My top five high­est-gross­ing stock im­ages

Amateur Photographer - - Technique Microstock -

NOW THAT you have iden­ti­fied the best stock agen­cies to tar­get with your im­ages, have a rough idea of how much you’re likely to earn, and have a bet­ter un­der­stand­ing of the tech­ni­cal re­quire­ments, which types of im­ages are likely to con­tinue sell­ing for years to come? It’s a dif­fi­cult ques­tion to an­swer, but once you have a sig­nif­i­cant port­fo­lio spread out at var­i­ous sites you will gen­er­ate most of your in­come from a small per­cent­age of your pic­tures. This is likely to be in line with the Pareto Prin­ci­ple, so you would earn 80% of your rev­enue from 20% of your im­ages. The beauty of the mi­cro­s­tock busi­ness model is that such high- gross­ing im­ages should con­tinue to sell for years to come. The key is to pro­duce im­ages that rank highly for pop­u­lar key­words and sim­ply pro­duce more of these types of shots.

To give you an idea of which types of im­ages are pop­u­lar, here are five of my high­est­gross­ing im­ages at Shutterstock, along with the num­ber of down­loads of each im­age. I’ve given rea­sons as to why they con­tinue to be li­censed reg­u­larly. De­spite the var­ied sub­ject mat­ter, the pic­tures all have a few things in com­mon: they are tech­ni­cally ex­cel­lent (fo­cus, light­ing, com­po­si­tion etc); they were shot in colour (which tends to be more versatile than black & white); each one has a clearly iden­ti­fi­able theme/mes­sage; the level of post-pro­cess­ing is just right; they pro­voke a pow­er­ful emo­tional re­sponse in the viewer; the shots cap­ture an in­spi­ra­tional place/time; and they il­lus­trate ‘trend­ing’ themes with high-rank­ing, pop­u­lar key­words. 1 A pow­er­ful mo­ment in the midst of the refugee cri­sis in Bu­dapest, Hun­gary. A young girl holds up an ‘SOS’ sign while fel­low refugees cre­ate an in­ter­est­ing frame. Even though this edi­to­rial im­age and slight vari­a­tions were cap­tured in 2014, they con­tinue to be li­censed reg­u­larly, as the refugee cri­sis in Europe, un­for­tu­nately, has no end in sight. 2 These beau­ti­ful arches in Rio de Janeiro’s botan­i­cal gar­dens draw you in, with a beau­ti­ful soft, trop­i­cal light. The pic­ture has been li­censed for all sorts of me­dia from post­cards to wed­ding blogs and, of course, blogs about travel to Rio/Brazil. 3 Most im­ages of Rot­ter­dam Cen­traal train sta­tion in the Nether­lands tend to be cap­tured at street level, mak­ing this an­gle more un­usual. In ad­di­tion, the im­age has a fu­tur­is­tic feel. Rot­ter­dam is a hub for im­port/ ex­port busi­ness, with Europe’s largest port, and as a re­sult this im­age fea­tures heav­ily in busi­ness-re­lated web­sites and blogs. 4 This is a hugely versatile com­mer­cial im­age about a pop­u­lar sub­ject (travel), fea­tur­ing in­ter­est­ing light­ing and com­po­si­tion. This type of shot is in­creas­ingly dif­fi­cult to ob­tain due to tighter se­cu­rity, even with long lenses. In this im­age, I cloned out all of the lo­gos so it could be li­censed com­mer­cially. 5 Back­drop of Ipanema in Rio de Janeiro, Brazil, cap­tured a year be­fore the 2016 Olympics. This im­age has been li­censed reg­u­larly on ads/blogs about Rio and Brazil as well as blogs/ads about cock­tails.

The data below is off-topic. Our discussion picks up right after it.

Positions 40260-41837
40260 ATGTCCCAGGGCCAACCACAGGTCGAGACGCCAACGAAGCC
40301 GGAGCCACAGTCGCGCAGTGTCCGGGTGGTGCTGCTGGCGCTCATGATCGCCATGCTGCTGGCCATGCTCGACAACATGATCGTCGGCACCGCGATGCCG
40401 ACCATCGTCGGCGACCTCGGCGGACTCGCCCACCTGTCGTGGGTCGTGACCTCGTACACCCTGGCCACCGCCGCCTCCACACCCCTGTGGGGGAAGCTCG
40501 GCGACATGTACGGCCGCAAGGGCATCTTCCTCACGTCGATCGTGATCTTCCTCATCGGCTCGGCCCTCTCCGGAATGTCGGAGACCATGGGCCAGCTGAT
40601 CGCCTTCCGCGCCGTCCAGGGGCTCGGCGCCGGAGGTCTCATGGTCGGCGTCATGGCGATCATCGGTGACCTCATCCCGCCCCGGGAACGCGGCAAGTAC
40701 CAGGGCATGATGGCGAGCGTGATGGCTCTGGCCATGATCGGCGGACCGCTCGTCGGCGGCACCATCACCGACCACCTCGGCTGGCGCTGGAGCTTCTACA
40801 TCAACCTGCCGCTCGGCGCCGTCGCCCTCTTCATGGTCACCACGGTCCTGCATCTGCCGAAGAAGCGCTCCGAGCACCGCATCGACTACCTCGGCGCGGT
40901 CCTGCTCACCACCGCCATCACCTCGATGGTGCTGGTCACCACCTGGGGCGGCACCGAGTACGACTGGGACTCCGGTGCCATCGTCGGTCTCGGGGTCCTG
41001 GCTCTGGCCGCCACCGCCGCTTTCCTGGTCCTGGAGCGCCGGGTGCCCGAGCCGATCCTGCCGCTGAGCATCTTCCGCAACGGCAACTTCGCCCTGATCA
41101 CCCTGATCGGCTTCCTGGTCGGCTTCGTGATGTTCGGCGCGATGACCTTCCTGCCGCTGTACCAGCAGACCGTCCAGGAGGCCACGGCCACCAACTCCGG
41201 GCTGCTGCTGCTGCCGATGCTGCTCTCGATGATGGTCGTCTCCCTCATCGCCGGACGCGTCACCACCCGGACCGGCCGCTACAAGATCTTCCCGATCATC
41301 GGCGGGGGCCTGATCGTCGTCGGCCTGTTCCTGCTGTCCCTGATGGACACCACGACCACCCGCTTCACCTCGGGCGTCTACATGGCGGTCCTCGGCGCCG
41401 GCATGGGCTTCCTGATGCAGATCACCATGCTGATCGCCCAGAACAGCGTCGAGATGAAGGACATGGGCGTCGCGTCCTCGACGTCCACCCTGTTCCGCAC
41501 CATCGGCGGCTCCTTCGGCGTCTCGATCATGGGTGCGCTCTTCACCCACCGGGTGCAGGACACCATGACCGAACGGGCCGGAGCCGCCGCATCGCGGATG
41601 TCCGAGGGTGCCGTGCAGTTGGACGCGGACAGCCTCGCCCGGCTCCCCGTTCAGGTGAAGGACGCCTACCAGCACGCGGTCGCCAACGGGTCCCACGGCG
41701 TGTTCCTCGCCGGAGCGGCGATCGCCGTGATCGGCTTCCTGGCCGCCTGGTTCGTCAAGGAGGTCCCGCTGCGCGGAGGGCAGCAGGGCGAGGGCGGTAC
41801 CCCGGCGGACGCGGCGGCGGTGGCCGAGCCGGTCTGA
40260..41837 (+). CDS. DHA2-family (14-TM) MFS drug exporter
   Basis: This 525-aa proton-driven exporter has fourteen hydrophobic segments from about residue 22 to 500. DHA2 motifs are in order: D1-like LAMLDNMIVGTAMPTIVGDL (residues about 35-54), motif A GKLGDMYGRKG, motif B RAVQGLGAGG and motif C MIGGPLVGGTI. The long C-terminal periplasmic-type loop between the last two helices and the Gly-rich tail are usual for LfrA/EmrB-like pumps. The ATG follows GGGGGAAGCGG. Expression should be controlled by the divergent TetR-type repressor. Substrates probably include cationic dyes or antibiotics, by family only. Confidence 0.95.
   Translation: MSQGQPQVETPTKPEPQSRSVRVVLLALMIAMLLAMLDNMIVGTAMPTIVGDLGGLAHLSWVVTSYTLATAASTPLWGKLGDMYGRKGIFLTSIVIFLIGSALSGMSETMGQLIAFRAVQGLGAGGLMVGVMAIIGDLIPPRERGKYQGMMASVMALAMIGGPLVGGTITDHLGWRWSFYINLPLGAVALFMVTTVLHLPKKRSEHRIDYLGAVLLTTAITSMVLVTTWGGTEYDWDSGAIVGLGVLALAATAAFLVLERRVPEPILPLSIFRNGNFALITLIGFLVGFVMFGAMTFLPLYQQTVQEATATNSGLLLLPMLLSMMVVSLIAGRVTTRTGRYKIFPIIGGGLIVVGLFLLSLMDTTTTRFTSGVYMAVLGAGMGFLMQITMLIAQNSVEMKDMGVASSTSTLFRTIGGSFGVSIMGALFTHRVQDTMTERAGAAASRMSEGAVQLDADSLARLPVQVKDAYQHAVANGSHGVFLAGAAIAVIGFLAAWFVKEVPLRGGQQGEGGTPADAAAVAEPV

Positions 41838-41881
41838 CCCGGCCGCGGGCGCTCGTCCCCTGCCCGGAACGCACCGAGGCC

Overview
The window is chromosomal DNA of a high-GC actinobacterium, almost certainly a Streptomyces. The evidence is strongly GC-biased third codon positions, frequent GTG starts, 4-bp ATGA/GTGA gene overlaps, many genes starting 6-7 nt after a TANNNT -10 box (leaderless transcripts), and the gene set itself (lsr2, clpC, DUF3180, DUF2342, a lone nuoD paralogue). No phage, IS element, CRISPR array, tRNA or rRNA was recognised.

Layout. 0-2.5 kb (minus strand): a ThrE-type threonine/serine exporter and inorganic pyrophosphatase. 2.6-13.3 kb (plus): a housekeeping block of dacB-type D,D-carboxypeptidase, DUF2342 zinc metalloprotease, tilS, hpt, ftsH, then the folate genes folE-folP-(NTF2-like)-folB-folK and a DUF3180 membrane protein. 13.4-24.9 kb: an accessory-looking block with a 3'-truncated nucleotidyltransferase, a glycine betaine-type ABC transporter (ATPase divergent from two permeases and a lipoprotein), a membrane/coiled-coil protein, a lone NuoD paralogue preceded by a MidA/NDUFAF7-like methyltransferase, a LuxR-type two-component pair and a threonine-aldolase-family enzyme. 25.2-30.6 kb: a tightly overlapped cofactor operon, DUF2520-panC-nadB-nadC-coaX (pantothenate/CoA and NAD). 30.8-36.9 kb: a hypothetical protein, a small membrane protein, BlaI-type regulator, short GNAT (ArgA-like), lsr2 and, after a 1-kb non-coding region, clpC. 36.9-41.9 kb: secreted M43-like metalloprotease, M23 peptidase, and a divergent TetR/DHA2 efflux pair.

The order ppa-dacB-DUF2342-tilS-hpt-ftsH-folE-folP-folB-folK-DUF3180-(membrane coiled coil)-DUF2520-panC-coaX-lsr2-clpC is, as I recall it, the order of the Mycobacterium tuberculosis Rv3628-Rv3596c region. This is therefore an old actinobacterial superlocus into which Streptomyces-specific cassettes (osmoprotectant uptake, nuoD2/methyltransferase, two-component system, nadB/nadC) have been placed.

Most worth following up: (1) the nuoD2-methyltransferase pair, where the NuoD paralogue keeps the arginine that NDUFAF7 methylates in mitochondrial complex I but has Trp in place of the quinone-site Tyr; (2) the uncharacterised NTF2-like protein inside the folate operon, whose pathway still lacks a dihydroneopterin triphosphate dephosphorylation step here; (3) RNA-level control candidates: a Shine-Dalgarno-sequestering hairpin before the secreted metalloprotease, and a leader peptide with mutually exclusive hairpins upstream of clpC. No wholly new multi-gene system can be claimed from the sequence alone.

1 582 down­loads

172 down­loads 4

3 162 down­loads

255 down­loads 2

125 down­loads 5

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